With the the actual facts on the ground as they tragically stand, both types of responses represent a catastrophic failure in logic and morality to various degree, depending on the nuance and specifics to each version of this strange, but ancient trend of relativism, a kind that has participated in the long history of tragedies faced by Jews across the world.

Just as the modern world has a lot of catching up to do with how history is told and taught, no matter how unflattering that may be to the writers of that history, there needs to be more space for a serious dialogue on the role of relativism, or more accurately, the illusion of it. Society must take responsibility to examine the dangerous role this ideology plays in current anti-Semitism, by incident and as a global movement; one that is growing.

As a credit to the so-called virtues of progressive communities of the modern world, it should be a fair challenge to ask for justifications as to the fact and issue of relativism relating to Israel.  Cautiously, I predict many answers will come in the form of thinly veiled anti-Semitism, indicating a more intense version that history posits as a defining quality for the majority. Surprises would be great,  but either way, for the level of general responsibility assumed by the progressive left for “fixing the world”, at the very least it seems fair to ask it’s leaders to consider the danger of being on the wrong side of this fight, of what it means to go against absolute universal truths; that Jewish life, like any other, has value, and the pursuit of genocide against Jews, in its many and well-known forms, is fundamentally evil and detestable to any good person or society.

So in examining the powerful role of relativism as it serves and perpetuates hatred and violence against Jews, the many specific arguments or generalizations deployed against Israel are erroneous against any semblance of truth and reality, and are merely symptoms of a much deeper global sickness. Just as the compounding illnesses associated with a major disease challenge the discovery of etiology and the right treatment, so these arguments complicate and generalize what is in total fact extremely simple, and by doing so, distract the world from realizing solutions, while perpetuating and spreading the disease. On the actual side of this analogy, the simple proof is in the news, and as Jews across the world mourn for the loss of these victims in Israel today, our collective screams are muffled and wiped out, literally overwhelmed by the pounding forces of silence, opposition and misinformation. What is most at stake becomes lost, adding a layer of tragedy to what is already incomparably tragic; an innocent 80 year old woman meeting her death at the hands of a hateful teenager, supported in his crime by his community, an act of cruelty committed for no other reason than because she was a Jew.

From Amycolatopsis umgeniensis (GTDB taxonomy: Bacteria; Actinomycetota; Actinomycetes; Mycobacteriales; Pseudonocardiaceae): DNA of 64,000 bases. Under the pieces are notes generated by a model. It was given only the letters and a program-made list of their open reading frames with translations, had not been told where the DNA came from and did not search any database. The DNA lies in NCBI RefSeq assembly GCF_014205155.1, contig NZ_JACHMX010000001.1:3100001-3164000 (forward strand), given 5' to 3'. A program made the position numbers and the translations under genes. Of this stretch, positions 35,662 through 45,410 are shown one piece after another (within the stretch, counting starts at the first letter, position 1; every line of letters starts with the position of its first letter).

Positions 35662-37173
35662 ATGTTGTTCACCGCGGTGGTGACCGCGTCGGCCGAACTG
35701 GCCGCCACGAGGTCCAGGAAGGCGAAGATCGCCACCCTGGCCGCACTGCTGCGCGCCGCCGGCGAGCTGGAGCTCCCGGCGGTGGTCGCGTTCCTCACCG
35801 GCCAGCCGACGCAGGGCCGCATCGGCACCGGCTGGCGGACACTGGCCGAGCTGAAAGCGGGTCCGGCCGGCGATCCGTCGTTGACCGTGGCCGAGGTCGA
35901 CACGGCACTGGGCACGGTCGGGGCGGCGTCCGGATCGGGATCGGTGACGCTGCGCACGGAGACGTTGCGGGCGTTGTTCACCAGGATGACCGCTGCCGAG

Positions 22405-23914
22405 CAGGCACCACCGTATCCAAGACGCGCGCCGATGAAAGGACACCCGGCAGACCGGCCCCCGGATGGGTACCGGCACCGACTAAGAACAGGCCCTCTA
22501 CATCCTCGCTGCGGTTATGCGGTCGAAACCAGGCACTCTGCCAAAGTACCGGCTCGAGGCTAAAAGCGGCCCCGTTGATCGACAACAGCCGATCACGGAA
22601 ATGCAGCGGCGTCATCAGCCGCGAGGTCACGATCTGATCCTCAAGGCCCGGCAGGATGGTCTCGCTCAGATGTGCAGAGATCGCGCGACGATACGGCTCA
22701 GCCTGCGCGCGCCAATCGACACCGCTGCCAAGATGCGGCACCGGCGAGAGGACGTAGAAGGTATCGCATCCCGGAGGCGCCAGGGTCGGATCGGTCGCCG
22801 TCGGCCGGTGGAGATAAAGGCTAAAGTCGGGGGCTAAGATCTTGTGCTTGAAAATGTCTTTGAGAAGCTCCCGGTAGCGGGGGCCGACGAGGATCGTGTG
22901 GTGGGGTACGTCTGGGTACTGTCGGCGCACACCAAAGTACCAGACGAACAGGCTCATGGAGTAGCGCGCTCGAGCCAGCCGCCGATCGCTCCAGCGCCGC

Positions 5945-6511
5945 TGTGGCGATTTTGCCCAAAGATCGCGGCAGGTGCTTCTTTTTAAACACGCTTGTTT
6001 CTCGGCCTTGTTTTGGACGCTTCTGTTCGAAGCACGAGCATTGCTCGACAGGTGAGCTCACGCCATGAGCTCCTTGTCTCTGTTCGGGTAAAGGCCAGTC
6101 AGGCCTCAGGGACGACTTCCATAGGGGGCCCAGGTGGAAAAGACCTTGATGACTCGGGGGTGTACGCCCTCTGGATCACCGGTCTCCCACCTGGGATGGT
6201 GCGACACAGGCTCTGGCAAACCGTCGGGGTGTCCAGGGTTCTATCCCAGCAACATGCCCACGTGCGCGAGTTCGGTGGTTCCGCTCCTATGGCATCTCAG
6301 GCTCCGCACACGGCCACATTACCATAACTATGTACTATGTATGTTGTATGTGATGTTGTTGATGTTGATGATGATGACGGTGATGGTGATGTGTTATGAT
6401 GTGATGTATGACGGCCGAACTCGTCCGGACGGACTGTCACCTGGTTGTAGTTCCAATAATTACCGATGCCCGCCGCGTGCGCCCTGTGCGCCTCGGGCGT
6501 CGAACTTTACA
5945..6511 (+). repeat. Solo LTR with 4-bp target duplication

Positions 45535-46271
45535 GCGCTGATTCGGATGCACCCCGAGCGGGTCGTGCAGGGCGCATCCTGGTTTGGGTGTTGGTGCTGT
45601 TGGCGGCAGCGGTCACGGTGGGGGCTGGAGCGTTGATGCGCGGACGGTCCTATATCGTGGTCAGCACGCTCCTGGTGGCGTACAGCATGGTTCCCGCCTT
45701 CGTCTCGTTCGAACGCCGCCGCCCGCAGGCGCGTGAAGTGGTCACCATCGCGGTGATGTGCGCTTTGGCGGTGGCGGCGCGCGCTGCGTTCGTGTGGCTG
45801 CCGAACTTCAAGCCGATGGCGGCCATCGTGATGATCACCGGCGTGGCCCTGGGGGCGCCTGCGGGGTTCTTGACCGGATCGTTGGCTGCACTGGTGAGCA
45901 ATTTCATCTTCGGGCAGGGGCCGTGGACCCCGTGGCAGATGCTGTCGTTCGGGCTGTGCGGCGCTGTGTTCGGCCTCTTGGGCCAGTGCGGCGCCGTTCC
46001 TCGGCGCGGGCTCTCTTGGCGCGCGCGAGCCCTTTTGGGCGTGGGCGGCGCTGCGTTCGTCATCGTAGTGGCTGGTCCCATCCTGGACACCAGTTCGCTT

About the Author
Raised in Jerusalem, New York City and Paris, Rabbi Barouk completed Smicha and Dayanas at Yeshivat Or Elchonon. Currently residing in Los Angeles, Rabbi Barouk frequently visits New York and has close family in Jerusalem and Paris.